[ OUR OPINION ]
THE war that began a year ago is far from over, but the wartime anxiety that paralyzed the country and devastated Hawaii's tourist industry is waning. Heightened security measures are needed to protect Americans from future attack but should not be so onerous that they infringe on civil liberties and further cripple the economy, both nationally and in Hawaii.
Nation and Hawaii
THE ISSUEThe nation's economy, including Hawaii's tourism industry, is continuing to feel the effect of the attack a year ago.
The fear of flying that swept the country following last Sept. 11 was understandable, even after security procedures were heightened at airports. People began returning to the skies as weeks passed, but then began feeling irritated by the hassle caused by security. In addition, some Japanese were reluctant to visit Hawaii while perceiving -- for too long -- America to be in mourning.
[ WE REMEMBER ]
The results have been painful to the state's economy. Last October, the number of Japanese visitors was less than half that of the same month a year earlier. While domestic tourism has rebounded nearly to pre-Sept. 11, 2001, levels, Japanese arrivals this year are less than 80 percent of what they were in 2001. The decline caused visitor spending to fall more than $325 million in the first half of this year.
Those figures should improve when aviation security gets more efficient and friendlier, and much of that responsibility will fall on the newly created federal Transportation Security Administration. Federal screeners are gradually replacing poorly paid private-sector screeners at the nation's airports, and sophisticated machines that screen checked luggage for explosives are being installed.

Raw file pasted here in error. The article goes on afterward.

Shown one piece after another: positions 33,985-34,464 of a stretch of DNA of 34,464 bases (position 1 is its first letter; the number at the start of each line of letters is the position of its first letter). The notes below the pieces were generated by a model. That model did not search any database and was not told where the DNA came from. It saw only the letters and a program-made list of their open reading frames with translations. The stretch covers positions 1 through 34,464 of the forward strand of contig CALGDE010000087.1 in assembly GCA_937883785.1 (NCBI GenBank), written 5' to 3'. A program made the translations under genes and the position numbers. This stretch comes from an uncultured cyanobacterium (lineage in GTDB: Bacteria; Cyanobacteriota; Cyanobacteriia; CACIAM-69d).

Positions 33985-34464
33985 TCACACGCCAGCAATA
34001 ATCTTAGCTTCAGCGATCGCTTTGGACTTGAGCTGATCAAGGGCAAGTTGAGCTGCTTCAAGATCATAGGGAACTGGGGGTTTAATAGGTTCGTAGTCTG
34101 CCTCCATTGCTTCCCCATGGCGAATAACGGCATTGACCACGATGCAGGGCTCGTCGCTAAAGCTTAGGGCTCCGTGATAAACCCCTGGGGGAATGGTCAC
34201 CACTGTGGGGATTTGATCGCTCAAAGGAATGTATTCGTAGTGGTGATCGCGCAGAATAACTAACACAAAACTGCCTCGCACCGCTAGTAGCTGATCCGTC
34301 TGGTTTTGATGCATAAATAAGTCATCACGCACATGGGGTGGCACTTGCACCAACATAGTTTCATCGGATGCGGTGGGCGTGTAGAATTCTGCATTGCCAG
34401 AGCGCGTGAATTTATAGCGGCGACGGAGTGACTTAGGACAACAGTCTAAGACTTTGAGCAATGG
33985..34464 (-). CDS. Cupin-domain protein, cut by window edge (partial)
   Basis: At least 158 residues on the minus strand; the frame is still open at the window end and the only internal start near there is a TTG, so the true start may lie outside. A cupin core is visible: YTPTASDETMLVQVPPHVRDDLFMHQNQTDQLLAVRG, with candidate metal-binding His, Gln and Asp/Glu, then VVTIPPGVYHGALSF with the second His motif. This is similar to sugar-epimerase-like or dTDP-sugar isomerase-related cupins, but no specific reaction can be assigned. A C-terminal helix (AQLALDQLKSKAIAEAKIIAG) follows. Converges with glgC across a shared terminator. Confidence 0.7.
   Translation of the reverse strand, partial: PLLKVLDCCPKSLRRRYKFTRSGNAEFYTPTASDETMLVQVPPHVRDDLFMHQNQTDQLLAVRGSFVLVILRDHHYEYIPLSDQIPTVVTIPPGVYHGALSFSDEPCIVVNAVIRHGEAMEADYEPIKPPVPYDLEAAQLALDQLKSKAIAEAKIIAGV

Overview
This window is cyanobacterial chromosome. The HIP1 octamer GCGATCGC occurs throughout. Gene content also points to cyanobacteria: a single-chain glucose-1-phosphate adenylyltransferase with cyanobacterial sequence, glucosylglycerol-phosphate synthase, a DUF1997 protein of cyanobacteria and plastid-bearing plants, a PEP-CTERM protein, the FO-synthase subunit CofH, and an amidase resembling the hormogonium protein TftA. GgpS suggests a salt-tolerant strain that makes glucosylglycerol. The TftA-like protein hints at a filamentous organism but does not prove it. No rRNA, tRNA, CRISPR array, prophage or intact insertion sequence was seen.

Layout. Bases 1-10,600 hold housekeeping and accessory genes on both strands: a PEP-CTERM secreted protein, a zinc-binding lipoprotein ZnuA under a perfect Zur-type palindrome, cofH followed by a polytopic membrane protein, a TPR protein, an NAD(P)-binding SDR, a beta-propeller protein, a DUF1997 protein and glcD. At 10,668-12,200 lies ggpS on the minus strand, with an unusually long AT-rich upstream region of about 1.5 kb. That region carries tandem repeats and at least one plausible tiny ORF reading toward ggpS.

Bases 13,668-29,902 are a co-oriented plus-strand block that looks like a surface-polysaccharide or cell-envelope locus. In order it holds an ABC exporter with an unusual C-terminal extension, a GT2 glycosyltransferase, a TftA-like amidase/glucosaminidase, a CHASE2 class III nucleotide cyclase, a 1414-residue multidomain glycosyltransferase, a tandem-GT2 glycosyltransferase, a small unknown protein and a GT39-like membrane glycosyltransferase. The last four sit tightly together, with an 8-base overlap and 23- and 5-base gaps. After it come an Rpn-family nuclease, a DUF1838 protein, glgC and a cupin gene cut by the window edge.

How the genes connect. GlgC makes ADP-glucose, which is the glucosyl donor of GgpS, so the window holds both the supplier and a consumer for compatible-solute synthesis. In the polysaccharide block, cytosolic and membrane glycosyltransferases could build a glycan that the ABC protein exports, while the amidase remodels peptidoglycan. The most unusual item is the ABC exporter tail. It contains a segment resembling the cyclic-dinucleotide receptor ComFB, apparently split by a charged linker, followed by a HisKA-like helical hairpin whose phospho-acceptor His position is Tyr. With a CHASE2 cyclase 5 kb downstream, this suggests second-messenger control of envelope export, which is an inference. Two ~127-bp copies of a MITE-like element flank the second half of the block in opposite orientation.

Federal screeners have started work at only 93 of the country's 429 airports. However, James Loy, head of the Transportation Security Administration, says federal screeners will be in place at all other airports by the Nov. 19 deadline. Hawaii's airports are among those yet to be federalized.
The Dec. 31 deadline for installation of the machines may have to be extended at some airports to avoid long waits by passengers waiting to have their baggage screened. Loy opposes extending the deadline but acknowledges that as many as 35 airports are likely to miss the deadline because of delays in procuring and installing the machines. Those airports should be given more time to comply.
Although aimed mainly at business travelers, a "trusted traveler" program allowing frequent fliers to speed through airport checkpoints could boost tourism in Hawaii. The program, endorsed yesterday by the Bush administration, will enable people to undergo federal background checks to qualify for special treatment while checking in at airports. It will be patterned after Israel's "Express Entry" program, which has reduced the check-in time at Tel Aviv's airport from two hours to 15 minutes.
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